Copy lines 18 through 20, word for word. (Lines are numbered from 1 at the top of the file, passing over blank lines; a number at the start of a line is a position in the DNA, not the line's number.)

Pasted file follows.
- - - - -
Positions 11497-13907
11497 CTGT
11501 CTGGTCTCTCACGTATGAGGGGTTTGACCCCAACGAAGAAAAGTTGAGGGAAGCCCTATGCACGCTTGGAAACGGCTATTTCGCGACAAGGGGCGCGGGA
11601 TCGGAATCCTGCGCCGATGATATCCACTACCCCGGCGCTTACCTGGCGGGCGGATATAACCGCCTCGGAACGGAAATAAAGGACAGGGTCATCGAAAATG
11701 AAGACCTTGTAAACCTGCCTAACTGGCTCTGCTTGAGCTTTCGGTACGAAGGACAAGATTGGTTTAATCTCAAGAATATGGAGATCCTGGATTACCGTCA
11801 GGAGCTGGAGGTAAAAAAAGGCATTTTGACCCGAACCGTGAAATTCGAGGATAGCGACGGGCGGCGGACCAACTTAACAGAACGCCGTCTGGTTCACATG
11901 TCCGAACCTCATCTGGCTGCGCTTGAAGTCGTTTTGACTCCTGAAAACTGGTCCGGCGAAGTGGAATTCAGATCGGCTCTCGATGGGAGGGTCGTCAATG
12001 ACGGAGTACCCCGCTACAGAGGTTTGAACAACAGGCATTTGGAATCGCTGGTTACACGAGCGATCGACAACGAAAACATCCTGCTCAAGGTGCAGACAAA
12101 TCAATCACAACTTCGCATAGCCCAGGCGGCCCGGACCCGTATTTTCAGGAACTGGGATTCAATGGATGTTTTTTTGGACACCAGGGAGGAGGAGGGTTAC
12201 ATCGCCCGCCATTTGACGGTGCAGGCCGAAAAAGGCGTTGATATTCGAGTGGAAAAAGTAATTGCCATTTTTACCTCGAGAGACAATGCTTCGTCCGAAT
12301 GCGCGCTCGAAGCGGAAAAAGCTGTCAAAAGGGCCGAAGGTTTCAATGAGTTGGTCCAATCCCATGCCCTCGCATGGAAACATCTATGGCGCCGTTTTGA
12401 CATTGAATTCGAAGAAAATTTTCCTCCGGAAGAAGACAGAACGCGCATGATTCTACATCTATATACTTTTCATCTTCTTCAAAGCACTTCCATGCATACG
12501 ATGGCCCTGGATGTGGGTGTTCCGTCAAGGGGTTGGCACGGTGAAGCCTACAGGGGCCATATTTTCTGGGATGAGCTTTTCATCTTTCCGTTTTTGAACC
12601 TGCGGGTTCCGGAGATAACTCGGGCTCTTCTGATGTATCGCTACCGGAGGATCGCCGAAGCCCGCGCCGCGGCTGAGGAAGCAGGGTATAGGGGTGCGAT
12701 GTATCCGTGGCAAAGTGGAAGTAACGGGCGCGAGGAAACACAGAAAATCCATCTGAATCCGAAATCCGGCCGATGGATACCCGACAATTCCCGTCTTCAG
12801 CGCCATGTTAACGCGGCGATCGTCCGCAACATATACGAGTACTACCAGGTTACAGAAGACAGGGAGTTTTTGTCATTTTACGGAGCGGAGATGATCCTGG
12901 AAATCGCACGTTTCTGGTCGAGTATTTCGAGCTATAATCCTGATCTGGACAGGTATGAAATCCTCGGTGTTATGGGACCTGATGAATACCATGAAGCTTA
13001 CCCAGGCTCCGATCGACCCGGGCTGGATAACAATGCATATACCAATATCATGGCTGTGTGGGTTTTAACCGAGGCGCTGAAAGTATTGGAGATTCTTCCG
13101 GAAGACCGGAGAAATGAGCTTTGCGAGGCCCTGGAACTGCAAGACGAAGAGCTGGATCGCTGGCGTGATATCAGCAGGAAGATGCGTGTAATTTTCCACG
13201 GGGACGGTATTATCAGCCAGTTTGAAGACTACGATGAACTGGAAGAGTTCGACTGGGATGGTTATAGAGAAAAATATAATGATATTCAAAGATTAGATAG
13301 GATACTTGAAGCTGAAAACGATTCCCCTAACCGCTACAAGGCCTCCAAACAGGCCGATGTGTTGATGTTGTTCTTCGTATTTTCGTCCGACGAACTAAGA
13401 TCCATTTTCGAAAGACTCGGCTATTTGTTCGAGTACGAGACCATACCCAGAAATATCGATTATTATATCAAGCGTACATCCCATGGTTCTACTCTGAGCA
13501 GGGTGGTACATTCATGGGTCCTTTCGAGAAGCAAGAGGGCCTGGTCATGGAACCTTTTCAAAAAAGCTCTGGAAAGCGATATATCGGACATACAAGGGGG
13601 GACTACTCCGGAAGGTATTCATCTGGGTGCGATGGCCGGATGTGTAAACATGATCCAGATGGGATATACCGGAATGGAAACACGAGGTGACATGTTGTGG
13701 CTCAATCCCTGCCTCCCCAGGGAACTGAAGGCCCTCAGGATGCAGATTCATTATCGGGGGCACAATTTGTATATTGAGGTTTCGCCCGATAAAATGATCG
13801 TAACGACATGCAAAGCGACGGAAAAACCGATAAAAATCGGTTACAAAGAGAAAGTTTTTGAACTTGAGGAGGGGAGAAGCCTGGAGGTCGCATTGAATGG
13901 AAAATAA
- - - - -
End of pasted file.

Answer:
13001 CCCAGGCTCCGATCGACCCGGGCTGGATAACAATGCATATACCAATATCATGGCTGTGTGGGTTTTAACCGAGGCGCTGAAAGTATTGGAGATTCTTCCG
13101 GAAGACCGGAGAAATGAGCTTTGCGAGGCCCTGGAACTGCAAGACGAAGAGCTGGATCGCTGGCGTGATATCAGCAGGAAGATGCGTGTAATTTTCCACG
13201 GGGACGGTATTATCAGCCAGTTTGAAGACTACGATGAACTGGAAGAGTTCGACTGGGATGGTTATAGAGAAAAATATAATGATATTCAAAGATTAGATAG